• It is preferable that the procedure for managing a communication session also uses one or more session level parameters or attributes associated with corresponding transport layer parameters or attributes, for being able to reference these transport layer parameters or attributes independently of the values of the transport layer parameters, namely using the values of the session level parameter. An example of such further session level parameters or attributes is a sequence position identifier for identifying the sequence position of a data unit in the communication session. This leads to a further degree in freedom in session management, as the session manager can refer to one or more aspects of the transport layer connection using its own mechanism, thereby allowing to influence on the values of the transport layer parameters by the session management. The use e.g. of a session level sequence position identifier not only enables the flow of data between the communication device and its partner to resume exactly at the point where it was interrupted, but makes this possible without having to rely on the recovery mechanisms provided by the transport layer protocol.
  • BRIEF DESCRIPTION OF FIGURES
  • In the following, the present invention will be explained more fully with reference to preferred embodiments and their accompanying figures, in which:
  • FIG. 1 shows flow diagrams according to a first embodiment (a) and a second embodiment (b) of the present invention.
  • FIG. 2 schematically shows representations of a TCP Connection Identification Cache which are useful for understanding the present invention.
  • FIG. 3 schematically shows communication devices according to a third embodiment of the present invention.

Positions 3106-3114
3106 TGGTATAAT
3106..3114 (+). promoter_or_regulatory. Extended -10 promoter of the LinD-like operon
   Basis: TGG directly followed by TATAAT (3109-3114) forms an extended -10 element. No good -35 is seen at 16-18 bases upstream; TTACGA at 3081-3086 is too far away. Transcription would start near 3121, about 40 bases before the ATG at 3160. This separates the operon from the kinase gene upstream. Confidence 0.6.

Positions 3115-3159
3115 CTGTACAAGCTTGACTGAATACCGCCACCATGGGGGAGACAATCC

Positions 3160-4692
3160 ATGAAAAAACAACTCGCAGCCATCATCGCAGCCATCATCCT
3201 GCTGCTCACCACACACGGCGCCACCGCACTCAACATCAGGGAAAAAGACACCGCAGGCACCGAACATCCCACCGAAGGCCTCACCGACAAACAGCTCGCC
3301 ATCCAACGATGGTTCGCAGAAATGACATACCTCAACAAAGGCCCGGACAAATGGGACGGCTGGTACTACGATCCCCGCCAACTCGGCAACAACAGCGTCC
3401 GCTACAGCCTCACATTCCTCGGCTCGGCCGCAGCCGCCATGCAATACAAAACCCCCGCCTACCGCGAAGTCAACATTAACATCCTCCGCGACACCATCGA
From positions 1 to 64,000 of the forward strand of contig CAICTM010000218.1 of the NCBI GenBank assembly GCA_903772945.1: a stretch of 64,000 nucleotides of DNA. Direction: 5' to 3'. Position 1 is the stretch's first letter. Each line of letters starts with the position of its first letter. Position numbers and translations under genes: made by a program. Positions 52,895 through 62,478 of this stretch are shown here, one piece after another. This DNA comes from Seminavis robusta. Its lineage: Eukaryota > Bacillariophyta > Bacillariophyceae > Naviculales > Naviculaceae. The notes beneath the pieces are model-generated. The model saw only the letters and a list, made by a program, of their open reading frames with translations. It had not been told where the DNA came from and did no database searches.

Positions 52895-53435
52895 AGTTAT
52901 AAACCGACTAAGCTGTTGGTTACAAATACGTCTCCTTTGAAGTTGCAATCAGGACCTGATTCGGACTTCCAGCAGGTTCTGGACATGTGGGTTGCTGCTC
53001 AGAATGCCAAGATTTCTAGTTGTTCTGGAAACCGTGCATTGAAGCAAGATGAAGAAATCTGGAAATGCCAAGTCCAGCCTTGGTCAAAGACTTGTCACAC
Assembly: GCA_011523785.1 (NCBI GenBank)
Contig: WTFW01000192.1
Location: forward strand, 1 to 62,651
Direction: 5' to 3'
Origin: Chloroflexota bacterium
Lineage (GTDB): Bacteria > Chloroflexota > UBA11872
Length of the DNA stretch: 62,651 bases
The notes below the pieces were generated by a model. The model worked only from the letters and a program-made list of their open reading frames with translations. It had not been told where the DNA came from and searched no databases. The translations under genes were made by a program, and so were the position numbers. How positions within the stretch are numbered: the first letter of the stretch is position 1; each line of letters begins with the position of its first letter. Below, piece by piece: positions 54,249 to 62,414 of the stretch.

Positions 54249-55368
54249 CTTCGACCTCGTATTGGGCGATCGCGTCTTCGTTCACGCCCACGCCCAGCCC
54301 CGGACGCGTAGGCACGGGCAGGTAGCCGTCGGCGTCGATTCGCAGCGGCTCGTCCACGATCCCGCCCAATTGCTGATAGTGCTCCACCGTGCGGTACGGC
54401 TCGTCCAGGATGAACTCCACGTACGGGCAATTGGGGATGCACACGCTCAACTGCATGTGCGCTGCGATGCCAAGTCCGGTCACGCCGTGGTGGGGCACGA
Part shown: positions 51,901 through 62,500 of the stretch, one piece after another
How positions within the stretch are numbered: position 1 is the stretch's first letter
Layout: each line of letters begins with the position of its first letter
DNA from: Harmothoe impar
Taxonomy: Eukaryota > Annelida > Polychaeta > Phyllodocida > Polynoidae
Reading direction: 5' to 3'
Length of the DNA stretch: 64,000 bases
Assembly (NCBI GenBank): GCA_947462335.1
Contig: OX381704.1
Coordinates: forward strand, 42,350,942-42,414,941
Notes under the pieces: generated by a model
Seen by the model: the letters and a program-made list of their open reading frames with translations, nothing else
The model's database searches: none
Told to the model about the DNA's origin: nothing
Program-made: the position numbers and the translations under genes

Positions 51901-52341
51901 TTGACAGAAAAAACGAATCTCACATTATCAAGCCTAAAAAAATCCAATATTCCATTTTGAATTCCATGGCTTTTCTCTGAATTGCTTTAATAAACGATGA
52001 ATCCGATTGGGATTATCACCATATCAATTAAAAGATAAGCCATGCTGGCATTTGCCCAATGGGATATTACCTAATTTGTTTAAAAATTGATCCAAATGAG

• FIG. 4 shows a basic embodiment of the general concept of the present invention.
  • FIG. 5 shows an example of a TCP socket comprising an InPCB and a TCB.
  • DETAILED DESCRIPTION OF EMBODIMENTS
  • FIG. 4 shows a schematic representation of the basic concept of the present invention. Reference numeral 41 represents a session management procedure, e.g. performed by a session layer controller or an application layer control procedure. This session management procedure is done according to certain rules and using certain conventions, e.g. with the help of the Session Initiation Protocol (SIP) and the Session Description Protocol (SDP). Management procedure 41 uses a number of parameters, which may also be referred to as attributes or variables, shown as A and B. According to the invention, a further parameter is added, namely the session level connection identifier (conid). When procedure 41 invokes conid, a link reference 42 (e.g. a table) establishes an association with a recorded transport layer connection ID 43, e.g. a four-tuple of sender/receiver TCIP address and port number pairs.
  • As described before, by making it possible for the session manager to refer to a connection independently of the transport layer connection identifier, a new degree of freedom in session control is achieved, and it e.g. becomes possible to change the value of the transport layer connection identifier (e.g. one endpoint address of a TCP/IP address pair) while retaining the same session level connection identifier.
  • The values of the identifiers can be set in any suitable or desirable way. For example, the managing of the communication session may comprise establishing during session set-up an initial value of the session level connection identifier and an initial value of the transport layer connection identifier, and then recording the values appropriately in the link record. Furthermore, by virtue of the concept of the present invention, in the event of a change in value of the transport layer connection identifier, the managing of the communication session may comprise updating the recorded value of the transport layer connection identifier.